In every instance in this case, the Federal Government under President Jonathan acted solely as a mediator – trust between Malabu and Shell having broken down – and as an obligor seeking to resolve the crisis arising from the collection of money by a previous government from two parties for the same oil block. It is important to note that the said $1.092 billion has not even been paid in full to Malabu Oil and Gas, for whereas the Federal Government of Nigeria had given approval that the money be paid, other parties suddenly showed up to make claims on the money: Energy Venture Partners Limited (a British Virgin Island Company), International Legal Consulting (a Russian Company), Pecos Energy Limited and Mohammed Sani. In the event of these developments, Malabu ended up getting a sum of US$801.540 million and an additional US$75 million, while a sum of $215 million is retained with the High Court of England pending the determination of proceedings against Malabu in the UK.
The Malabu/Shell crisis has spanned the lives of four administrations: Abacha, Obasanjo, Yar’Adua, Jonathan. The Jonathan administration helped to resolve a lingering crisis and saved the Federal Government of Nigeria from the risk of liability. If the allocation of oil blocks had not been politicised and personalised in the first place, the crisis would not have occurred. This year, the Buhari government is said to be proposing another round of oil blocks licensing; this should provide an opportunity for a rigorous review of the licensing process.
No company should be pre-qualified or favoured; the process must be truly open and competitive. Companies that are unknown to the oil and gas industry and with doubtful capacity should be barred from the process. No license that has been held for up to 20 years should be renewed and no person must be allowed to have multiple licenses either as principal partner or investor. All allocated blocks that have been left unexplored should be withdrawn and re-awarded. The Department of Petroleum Resources should publish a full list of all blocks awarded so far – offshore, deep water, shallow waters and onshore – indicating who owns them – local or foreign. The people have a right to know and all things taken together, the power to allocate oil exploration should licences should not be vested in a person.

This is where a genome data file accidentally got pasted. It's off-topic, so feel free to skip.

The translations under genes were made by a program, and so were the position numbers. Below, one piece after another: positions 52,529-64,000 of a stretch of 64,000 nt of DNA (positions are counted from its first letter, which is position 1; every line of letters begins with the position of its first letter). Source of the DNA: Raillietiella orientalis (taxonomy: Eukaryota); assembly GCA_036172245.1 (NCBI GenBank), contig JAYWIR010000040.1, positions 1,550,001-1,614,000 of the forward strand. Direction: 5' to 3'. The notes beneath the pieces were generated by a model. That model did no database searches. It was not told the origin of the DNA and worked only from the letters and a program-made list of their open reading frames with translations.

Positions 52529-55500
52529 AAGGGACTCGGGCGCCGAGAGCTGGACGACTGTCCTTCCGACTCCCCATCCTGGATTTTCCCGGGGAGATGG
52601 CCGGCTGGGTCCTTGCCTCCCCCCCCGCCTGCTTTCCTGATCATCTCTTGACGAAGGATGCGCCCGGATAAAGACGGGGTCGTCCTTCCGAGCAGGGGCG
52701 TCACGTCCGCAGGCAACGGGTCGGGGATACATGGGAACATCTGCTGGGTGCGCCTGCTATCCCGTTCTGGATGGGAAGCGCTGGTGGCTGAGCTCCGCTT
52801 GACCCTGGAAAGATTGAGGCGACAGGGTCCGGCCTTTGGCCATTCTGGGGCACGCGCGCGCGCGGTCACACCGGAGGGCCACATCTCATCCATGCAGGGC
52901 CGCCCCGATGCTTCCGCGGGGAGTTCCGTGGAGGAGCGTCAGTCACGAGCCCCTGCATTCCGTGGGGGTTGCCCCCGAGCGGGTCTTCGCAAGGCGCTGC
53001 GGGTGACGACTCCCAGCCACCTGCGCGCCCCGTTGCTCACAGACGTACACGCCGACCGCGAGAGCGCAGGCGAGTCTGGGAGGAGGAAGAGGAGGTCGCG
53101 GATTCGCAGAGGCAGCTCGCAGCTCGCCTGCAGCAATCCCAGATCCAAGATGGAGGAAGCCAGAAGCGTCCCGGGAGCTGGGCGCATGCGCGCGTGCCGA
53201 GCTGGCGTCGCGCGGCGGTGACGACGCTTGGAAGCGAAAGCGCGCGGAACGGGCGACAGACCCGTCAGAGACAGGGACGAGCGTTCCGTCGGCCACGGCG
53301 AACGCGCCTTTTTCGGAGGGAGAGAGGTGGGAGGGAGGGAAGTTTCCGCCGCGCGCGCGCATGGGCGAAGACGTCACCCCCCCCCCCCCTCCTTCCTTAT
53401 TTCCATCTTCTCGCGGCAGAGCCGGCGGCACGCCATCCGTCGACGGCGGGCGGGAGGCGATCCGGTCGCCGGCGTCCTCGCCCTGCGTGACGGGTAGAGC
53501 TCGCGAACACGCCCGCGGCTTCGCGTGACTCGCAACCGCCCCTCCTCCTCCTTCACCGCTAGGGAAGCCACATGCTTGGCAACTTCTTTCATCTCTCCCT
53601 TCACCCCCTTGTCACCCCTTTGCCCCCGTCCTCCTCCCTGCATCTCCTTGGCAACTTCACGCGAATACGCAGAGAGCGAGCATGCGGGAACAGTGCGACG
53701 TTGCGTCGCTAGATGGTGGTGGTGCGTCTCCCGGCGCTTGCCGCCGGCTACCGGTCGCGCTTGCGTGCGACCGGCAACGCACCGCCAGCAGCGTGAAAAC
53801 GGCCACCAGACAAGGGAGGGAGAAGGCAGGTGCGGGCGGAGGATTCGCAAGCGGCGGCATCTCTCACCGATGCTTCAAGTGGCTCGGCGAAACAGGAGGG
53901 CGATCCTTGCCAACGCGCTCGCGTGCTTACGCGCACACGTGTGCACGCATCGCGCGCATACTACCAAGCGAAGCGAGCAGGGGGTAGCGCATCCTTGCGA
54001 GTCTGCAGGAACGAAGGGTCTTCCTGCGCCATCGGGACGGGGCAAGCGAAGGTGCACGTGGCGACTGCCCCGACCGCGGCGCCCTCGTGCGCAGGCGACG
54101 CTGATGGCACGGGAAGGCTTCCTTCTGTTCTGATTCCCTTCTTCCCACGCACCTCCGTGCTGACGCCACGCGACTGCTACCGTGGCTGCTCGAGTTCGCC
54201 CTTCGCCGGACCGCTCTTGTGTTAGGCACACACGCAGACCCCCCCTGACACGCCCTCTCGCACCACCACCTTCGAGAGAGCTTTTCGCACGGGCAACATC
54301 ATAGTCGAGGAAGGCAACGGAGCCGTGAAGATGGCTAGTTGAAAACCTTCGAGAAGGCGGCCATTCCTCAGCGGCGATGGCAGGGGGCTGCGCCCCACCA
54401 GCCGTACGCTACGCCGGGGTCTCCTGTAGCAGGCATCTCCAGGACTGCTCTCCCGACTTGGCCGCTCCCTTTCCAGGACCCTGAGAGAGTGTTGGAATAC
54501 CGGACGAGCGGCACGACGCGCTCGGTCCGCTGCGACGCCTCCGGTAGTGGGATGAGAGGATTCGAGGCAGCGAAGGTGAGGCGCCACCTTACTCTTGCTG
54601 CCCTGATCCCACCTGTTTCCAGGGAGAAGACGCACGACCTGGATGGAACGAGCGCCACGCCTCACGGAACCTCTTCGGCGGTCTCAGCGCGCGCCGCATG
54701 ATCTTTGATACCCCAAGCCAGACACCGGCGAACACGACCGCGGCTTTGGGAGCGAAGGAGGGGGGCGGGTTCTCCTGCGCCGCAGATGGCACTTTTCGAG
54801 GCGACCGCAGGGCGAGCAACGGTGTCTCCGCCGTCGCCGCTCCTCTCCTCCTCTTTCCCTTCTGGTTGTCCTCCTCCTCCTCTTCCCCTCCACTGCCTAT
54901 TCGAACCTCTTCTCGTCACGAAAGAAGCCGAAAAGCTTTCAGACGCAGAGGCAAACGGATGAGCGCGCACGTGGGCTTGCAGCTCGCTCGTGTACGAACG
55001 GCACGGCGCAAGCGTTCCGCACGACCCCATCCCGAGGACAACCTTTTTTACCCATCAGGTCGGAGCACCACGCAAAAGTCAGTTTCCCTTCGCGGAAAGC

This far-reaching reform is important again because it may be contradictory to promote indigenous participation and local content in the oil and gas sector, and at the same time, persecute select beneficiaries on the grounds that a previous government granted them an undue advantage, whereas this seems to be the general pattern. Moral questions may be raised about abuse of office or undue influence, but the government that does so must be seen to be fair, just and equitable in doing so, otherwise it would project itself as selective and vindictive. We need to create a template for fairness.
Where the Federal Government can prove cases of bribery, it is up to it to prove its case, and the onus is further on it to prove if indeed the Federal Government has in any way lost any penny belonging to it in the Malabu case. But other OPLs and OMLs must also be investigated. If there are concrete, irrefutable facts, the state should make them available in the public interest. As James Comey argues forcefully in his 2018 memoir, A Higher Loyalty – Truth, Lies and Leadership, the greatest form of corruption, dishonesty and assault on democracy is when a government and its officials resort to truth-avoidance and the politics of expediency. In such a strategic sector as oil and gas, this would be rather too costly in the long run.
Reuben Abati, a former presidential spokesperson, writes from Lagos.